Education is key to reconciliation [guest column]
To the children we lost, the ones who survived, and the families who were never the same without them, we honour and recognize your stories and your truths.
For more than 100 years, our children were taken from us. Our communities and families suffered as 150,000 little boys and girls were removed from their homes and taken to schools where their language was beat out of them, where they faced unimaginable abuse and trauma, and where many lost their lives.
As the Truth and Reconciliation Commission comes to a close, we continue the work of healing our Nations, and recognize the truth of Canada’s history of assimilation and annihilation of our peoples. We must remember that despite the horrific genocide practiced through the residential school system, our peoples and our Nations are still here. With
every breath of our Nations’ survival, we continue to reclaim our languages, cultures and land, and in this way we honour each and every one of those children.
Residential schools had one singular purpose – to solve Canada’s “Indian problem.” Canada could not build itself out of
nothing. The fledgling settler state required unfettered access to lands and resources to establish as a county. In this respect, our peoples—our children—were seen as an obstacle to be overcome and put down.
Rather than honour the terms of the Treaties, through which our Indigenous Nations generously shared our resources with the newcomers, Canada instead chose the path of establishing its Nationhood through genocide.
To this day, it amazes me how few Canadians know about residential schools or the fact that the last school wasn’t shut down until 1996. We are not talking about a chapter of history that is generations behind us, but a practice that came to a close less than 20 years ago – the same year that brought us eBay.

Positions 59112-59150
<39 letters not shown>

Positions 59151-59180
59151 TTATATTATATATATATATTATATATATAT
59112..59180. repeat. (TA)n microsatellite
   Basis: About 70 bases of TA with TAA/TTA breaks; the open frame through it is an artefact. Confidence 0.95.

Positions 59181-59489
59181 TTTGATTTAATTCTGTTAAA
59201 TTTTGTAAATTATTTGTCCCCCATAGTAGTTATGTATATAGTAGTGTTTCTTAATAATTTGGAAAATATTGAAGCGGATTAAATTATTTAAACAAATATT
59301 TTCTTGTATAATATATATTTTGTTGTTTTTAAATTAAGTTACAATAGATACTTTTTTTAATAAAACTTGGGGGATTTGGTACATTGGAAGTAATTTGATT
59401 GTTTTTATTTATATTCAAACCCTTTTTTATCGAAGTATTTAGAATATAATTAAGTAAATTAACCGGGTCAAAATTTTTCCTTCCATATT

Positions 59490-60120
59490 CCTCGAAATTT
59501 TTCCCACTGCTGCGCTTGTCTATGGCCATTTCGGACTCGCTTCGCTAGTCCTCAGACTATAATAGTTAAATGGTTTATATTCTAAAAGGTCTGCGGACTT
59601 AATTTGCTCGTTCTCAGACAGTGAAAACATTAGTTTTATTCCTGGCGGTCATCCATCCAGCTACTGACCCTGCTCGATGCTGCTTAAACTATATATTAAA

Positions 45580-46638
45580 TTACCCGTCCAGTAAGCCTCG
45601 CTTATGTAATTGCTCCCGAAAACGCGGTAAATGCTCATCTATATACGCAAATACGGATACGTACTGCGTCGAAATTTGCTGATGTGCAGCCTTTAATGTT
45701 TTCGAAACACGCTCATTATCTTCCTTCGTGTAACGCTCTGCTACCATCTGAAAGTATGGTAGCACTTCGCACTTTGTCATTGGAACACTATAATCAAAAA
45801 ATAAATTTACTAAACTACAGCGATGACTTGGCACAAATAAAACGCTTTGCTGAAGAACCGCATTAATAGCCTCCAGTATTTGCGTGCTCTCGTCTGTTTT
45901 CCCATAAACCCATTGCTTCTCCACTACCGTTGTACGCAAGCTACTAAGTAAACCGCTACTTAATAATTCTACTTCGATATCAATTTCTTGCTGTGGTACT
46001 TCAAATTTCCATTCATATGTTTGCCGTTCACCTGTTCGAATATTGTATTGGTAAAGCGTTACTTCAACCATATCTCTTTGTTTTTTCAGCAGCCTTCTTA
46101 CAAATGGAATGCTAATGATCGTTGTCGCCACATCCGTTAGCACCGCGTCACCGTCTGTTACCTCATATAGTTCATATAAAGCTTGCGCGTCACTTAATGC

There are 94 recommendations in the Commission’s report which cover a broad scope of changes in areas such as justice and education. Specifically within policing, it is encouraging to see one recommendation point to the need for independence within the RCMP.
While this reaffirmed independence would give the RCMP greater oversight to investigate crimes free of governmental
interests, it recognizes the history of police abuse throughout the era of residential schools on behalf of the government.
Throughout the commission we’ve heard stories of police removing children from their homes in the middle of the night, refusing to investigate schools known for abuse, and acting largely in the government’s best interest.
While each recommendation is critical in its own way, perhaps one of the most hopeful is the call for curriculum reform. Indigenous and Canadian children would be able to learn together about residential schools, the true history of Canada, and Indigenous cultures. When we are all working from the same history, with the same understanding of Treaty
responsibilities, we can move away from apologies and begin to rebuild our relationships in a good way.
The report also harkens back to the 1996 Royal Commission, which was largely ignored after its release. Canada cannot allow these recommendations to collect dust as was seen with the 1996 commission. This as a second chance to make things right, and Canada must seize it.
Through renewed relationships, both Canada and Indigenous Nations can grow and thrive on our respective paths, living in mutual friendship, peace and harmony – as our Treaties always intended.
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